San Jose Mercury News
SAN JOSE, Calif._Beginning Jan. 1, the typical Bay Area resident’s electric bill could rise $9 a month _ a 16.5 percent jump that could be followed by several more over the next few years.
That’s the plan Pacific Gas & Electric Co. filed with state regulators Wednesday, as part of the company’s blueprint for ending the government-imposed cap on electricity rates.
While PG&E officials have talked generally in the past about wanting to end the freeze, which has been in effect for nearly three years, Wednesday’s proposal provides the most detailed glimpse yet of the effect that might have on consumers.
The company urged the Public Utilities Commission to quickly approve the plan, claiming it soon could be “forced into bankruptcy” otherwise. And even though the plan would bill consumers for the $3.4 billion in unanticipated electricity costs that PG&E incurred last summer, the officials said it actually gives customers a break, by continuing to partially protect them from the extraordinarily volatile wholesale power prices.
“From the beginning of this energy crisis, we promised to shield our customers from the rate shock experienced by San Diego residents this summer,” said Gordon R. Smith, PG&E‘s president and chief executive officer, in a prepared statement. “This proposal delivers on that promise, by holding the line on power costs our customers must pay, until state and federal officials can fix the broken wholesale electricity markets.”
But consumer advocates immediately blasted the idea.
Calling the proposal “obscene,” Doug Heller, of the Santa Monica-based Foundation for Taxpayer and Consumer Rights, said “it should be summarily denied by the PUC.” Heller was incensed by PG&E‘s contention that the plan was beneficial to consumers. “That’s just offensive,” he said. “How dare they suggest that?”
Nettie Hoge, executive director of the Utility Reform Network in San Francisco, agreed. “I think this is really incredible spin _ PG&E posing as our savior,” she scoffed. “It’s fairly outrageous.”
Efforts to reach Public Utilities Commission president Loretta Lynch were unsuccessful, but Hoge said she considered it highly unlikely that the commission would approve such a plan. In fact, although state law requires the rate freeze to end no later than March 31, 2002, she predicted that the commission would resist lifting it at all because to do so would be “political suicide.”
The state law that deregulated California’s electricity markets in 1998 allows utility firms to seek an end to the rate freeze for their customers once the companies have paid off their old power plant debts and other long-term power contracts. As a result, PG&E officials argue that their freeze should be declared over retroactive to August of this year, when they claim those debts were paid off.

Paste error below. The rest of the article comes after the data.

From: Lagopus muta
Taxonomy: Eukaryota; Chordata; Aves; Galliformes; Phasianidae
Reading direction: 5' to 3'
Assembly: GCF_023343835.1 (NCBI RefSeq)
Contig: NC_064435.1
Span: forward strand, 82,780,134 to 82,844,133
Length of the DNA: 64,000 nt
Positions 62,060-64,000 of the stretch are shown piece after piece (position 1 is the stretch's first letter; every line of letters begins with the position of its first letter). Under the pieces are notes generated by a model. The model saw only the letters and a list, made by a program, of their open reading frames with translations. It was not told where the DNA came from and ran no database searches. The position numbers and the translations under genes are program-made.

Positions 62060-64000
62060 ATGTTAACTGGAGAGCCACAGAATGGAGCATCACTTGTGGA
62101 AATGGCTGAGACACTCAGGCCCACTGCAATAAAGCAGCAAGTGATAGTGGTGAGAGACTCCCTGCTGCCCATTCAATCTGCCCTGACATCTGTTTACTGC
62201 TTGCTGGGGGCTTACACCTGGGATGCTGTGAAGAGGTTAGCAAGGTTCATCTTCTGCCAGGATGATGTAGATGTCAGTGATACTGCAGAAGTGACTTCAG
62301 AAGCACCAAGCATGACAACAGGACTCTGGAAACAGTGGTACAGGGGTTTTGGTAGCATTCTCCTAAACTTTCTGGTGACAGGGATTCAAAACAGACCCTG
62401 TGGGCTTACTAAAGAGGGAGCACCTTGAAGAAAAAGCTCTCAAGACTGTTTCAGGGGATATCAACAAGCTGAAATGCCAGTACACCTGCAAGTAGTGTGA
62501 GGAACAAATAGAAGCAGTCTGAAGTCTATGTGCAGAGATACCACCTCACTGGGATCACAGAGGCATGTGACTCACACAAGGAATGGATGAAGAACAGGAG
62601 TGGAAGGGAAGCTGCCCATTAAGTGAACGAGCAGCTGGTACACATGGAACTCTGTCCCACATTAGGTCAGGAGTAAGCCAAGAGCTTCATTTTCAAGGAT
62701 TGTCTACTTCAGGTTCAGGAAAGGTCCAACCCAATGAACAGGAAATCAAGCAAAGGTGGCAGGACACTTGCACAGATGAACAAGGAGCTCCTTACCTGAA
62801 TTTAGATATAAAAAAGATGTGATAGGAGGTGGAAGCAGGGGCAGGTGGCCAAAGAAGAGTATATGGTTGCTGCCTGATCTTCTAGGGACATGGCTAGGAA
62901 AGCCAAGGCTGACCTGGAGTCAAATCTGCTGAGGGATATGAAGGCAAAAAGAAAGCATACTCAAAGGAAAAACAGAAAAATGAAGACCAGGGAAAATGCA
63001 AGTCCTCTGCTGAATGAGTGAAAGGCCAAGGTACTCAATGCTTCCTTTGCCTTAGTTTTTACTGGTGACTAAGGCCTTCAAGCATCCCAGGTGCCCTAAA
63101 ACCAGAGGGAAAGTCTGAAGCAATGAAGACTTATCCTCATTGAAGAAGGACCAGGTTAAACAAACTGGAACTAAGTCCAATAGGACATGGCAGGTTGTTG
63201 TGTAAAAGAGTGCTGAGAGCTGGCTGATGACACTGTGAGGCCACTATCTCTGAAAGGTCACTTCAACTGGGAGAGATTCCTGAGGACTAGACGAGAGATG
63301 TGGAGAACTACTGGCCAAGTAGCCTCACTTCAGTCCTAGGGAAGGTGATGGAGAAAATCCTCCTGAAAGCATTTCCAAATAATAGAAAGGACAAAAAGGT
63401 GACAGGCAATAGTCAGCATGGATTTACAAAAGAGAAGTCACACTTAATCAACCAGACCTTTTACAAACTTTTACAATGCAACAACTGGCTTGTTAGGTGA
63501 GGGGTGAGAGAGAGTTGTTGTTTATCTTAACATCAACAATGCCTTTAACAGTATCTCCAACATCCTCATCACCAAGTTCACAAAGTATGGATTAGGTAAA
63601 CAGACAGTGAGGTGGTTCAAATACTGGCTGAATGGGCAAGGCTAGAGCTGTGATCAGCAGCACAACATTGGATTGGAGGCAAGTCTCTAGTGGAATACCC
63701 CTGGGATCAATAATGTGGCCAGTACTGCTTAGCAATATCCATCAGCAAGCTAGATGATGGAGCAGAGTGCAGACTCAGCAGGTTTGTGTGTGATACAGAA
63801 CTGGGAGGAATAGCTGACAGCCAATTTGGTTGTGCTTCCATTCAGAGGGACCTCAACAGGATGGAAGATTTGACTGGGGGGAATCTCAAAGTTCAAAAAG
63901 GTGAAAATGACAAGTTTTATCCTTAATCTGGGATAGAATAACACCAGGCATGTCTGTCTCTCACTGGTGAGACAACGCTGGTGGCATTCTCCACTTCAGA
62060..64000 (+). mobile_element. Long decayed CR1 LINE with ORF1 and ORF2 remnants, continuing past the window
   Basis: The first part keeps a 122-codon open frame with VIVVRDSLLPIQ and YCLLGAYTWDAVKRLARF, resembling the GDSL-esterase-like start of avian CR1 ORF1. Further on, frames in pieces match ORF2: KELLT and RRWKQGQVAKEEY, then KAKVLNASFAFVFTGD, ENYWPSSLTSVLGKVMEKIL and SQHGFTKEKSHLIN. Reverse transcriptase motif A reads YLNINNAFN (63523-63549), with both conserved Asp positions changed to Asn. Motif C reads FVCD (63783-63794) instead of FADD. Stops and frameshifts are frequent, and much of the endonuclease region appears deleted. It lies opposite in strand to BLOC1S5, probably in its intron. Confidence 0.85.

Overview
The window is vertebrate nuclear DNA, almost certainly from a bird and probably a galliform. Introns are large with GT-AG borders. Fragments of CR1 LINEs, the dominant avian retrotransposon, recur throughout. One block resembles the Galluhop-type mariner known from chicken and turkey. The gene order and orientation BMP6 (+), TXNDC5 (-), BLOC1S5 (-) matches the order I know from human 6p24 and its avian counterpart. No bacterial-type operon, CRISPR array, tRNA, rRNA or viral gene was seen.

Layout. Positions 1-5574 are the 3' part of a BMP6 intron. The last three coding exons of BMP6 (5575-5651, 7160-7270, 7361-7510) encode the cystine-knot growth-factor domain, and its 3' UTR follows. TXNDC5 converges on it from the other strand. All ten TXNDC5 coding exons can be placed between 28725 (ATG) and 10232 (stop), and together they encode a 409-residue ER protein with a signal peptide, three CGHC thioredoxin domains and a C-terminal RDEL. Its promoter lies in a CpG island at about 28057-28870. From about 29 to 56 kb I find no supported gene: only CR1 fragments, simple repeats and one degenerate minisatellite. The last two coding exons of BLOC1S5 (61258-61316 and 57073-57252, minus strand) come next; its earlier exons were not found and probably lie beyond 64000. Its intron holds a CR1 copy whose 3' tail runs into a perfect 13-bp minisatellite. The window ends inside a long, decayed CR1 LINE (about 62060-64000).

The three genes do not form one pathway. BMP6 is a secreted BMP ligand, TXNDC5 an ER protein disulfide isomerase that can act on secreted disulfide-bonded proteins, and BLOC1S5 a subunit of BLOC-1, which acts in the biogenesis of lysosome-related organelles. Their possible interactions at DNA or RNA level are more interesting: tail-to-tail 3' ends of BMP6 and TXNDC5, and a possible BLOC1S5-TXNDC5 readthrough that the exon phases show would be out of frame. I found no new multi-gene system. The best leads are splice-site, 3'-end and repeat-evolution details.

But PG&E officials said they don’t want to immediately expose their customers to the full wholesale cost of power, because of the experience of consumers in San Diego, where the freeze ended in 1999. There, retail electricity prices tripled this summer and the public outrage is still reverberating in Sacramento and in other states that also are considering deregulating their electricity markets.
So PG&E‘s plan would let its customers pay off the $3.4 billion in electricity costs from this summer _ as well the high wholesale prices it is now paying _ gradually over five years, through an arrangement similar to a car loan or mortgage.
Under this idea, the average monthly residential bill would increase from $54.50 a month to $63.50 a month in the first year. While that would amount to a 16.5 percent rate increase, it would be less painful than if PG&E passed on the full wholesale rate, which it estimated could boost those monthly bills by nearly 100 percent to $108. PG&E officials did not have estimates for how much bills might increase after the first year, and noted that the rates could be adjusted down by the company if wholesale prices drop.
PG&E spokesman Ron Low said that under the plan, “we are essentially going to act like a bank,” by lending its customers the money to pay down the cost of electricity slowly. Five years from now, when more power plants are likely to have been built in California, he said, competition among those plants should drive down the wholesale price of electricity to the point where PG&E‘s customers can pay the full cost of that power themselves.
Nonetheless, the proposal gives PG&E considerable leeway to raise its rates over that five-year period if the price of wholesale power goes up, as some energy experts fear it might. PG&E officials insist that they need the flexibility to boost rates because they are facing severe financial hardship.
Since deregulation went into effect, PG&E and other utilities have sold off many of their power plants and bought electricity from wholesale suppliers. PG&E estimates that it has paid $3.4 billion more for electricity so far this year than it was able to collect from customers under the freeze.
So far, PG&E has had little luck persuading state regulators to force consumers to reimburse it for those bills. The Public Utilities Commission has balked at making consumers pay on several occasions and a lawsuit filed by PG&E in state court also has flopped. On Wednesday, the California Supreme Court refused to overturn a lower court’s decision denying PG&E‘s request to have consumers pay the $3.4 billion tab.
Given the amount of bills it has incurred, PG&E officials said in their proposal Wednesday that the company faces the potential of not being able to borrow enough money to continue operating, which could plunge it into financial ruin.
“If creditors lose confidence in the company they would be reluctant to provide any new money,” its proposal said. As a result, “PG&E would likely become insolvent and be forced into bankruptcy.”